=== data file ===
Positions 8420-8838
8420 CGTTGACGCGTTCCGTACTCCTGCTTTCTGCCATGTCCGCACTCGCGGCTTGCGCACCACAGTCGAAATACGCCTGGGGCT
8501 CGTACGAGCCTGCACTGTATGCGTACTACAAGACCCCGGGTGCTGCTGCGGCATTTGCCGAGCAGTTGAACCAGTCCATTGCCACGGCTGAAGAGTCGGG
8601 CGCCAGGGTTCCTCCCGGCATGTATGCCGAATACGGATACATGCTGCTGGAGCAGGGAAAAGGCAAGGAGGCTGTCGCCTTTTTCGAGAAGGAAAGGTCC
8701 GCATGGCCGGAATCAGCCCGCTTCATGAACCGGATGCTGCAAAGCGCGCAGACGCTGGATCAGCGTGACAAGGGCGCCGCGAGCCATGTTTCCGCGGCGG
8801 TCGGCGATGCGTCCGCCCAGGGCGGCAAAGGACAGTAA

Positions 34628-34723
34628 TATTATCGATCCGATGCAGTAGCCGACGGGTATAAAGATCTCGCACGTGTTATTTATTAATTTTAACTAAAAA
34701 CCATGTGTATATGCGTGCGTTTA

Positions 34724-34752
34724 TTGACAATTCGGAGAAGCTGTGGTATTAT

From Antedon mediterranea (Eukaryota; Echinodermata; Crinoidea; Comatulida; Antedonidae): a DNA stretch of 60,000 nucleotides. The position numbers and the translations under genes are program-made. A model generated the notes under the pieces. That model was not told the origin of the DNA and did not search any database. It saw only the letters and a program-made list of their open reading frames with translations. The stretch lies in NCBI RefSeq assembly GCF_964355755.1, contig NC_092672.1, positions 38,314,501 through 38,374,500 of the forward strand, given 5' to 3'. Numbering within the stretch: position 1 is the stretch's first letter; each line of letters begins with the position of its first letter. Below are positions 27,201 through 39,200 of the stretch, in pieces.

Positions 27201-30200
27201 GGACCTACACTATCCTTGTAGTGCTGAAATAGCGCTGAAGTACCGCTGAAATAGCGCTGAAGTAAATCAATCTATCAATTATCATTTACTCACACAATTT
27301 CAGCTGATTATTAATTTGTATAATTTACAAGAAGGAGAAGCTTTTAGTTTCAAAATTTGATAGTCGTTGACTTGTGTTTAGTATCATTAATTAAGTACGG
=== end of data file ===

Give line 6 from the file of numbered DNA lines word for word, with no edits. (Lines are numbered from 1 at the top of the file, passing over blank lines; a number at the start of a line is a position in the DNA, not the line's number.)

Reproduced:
8801 TCGGCGATGCGTCCGCCCAGGGCGGCAAAGGACAGTAA